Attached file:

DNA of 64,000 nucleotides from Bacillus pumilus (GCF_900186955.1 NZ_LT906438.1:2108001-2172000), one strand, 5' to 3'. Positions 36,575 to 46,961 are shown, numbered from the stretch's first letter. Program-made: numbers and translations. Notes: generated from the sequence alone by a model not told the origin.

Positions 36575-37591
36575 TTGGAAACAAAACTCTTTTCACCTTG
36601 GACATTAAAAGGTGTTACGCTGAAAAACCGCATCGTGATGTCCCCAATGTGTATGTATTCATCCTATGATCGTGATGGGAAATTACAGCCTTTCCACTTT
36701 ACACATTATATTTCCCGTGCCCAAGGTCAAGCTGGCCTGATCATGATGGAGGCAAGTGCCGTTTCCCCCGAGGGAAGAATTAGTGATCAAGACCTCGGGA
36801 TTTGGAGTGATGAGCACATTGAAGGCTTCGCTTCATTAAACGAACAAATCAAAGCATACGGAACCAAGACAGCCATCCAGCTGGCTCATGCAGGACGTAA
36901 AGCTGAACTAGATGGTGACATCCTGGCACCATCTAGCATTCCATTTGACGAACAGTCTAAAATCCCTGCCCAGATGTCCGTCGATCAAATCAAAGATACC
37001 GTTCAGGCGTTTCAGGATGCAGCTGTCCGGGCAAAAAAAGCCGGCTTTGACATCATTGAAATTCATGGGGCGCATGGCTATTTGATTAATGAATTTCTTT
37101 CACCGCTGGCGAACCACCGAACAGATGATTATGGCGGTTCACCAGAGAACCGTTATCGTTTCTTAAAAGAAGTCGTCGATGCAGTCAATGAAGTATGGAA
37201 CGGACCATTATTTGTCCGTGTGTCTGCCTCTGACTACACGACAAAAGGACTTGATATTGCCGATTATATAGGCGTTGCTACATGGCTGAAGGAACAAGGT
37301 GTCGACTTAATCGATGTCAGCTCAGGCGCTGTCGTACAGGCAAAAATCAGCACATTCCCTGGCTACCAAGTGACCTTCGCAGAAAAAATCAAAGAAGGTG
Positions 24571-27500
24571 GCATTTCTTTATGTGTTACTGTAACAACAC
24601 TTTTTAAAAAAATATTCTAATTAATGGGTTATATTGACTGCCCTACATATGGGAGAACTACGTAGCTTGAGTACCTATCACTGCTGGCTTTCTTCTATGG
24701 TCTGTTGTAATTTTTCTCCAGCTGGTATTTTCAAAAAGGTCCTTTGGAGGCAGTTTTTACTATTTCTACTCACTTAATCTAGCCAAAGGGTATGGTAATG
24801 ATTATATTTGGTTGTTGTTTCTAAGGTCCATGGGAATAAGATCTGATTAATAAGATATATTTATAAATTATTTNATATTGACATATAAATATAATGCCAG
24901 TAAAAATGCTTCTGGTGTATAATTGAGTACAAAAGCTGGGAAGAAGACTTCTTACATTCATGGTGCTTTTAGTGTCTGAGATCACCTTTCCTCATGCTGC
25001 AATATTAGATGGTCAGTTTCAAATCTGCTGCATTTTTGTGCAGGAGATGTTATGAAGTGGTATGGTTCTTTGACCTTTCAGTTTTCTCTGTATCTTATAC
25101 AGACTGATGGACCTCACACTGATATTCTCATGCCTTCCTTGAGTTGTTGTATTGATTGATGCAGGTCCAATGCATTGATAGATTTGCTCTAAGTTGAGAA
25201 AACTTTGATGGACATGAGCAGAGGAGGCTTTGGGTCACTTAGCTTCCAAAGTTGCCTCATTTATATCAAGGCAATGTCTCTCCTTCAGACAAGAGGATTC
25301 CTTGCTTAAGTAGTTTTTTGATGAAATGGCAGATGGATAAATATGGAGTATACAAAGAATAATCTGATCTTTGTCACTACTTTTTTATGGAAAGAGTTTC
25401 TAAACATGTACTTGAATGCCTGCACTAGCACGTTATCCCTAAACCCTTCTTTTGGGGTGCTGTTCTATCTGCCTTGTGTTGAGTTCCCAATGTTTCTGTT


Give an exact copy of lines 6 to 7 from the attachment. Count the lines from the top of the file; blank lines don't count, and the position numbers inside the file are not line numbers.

36801 TTTGGAGTGATGAGCACATTGAAGGCTTCGCTTCATTAAACGAACAAATCAAAGCATACGGAACCAAGACAGCCATCCAGCTGGCTCATGCAGGACGTAA
36901 AGCTGAACTAGATGGTGACATCCTGGCACCATCTAGCATTCCATTTGACGAACAGTCTAAAATCCCTGCCCAGATGTCCGTCGATCAAATCAAAGATACC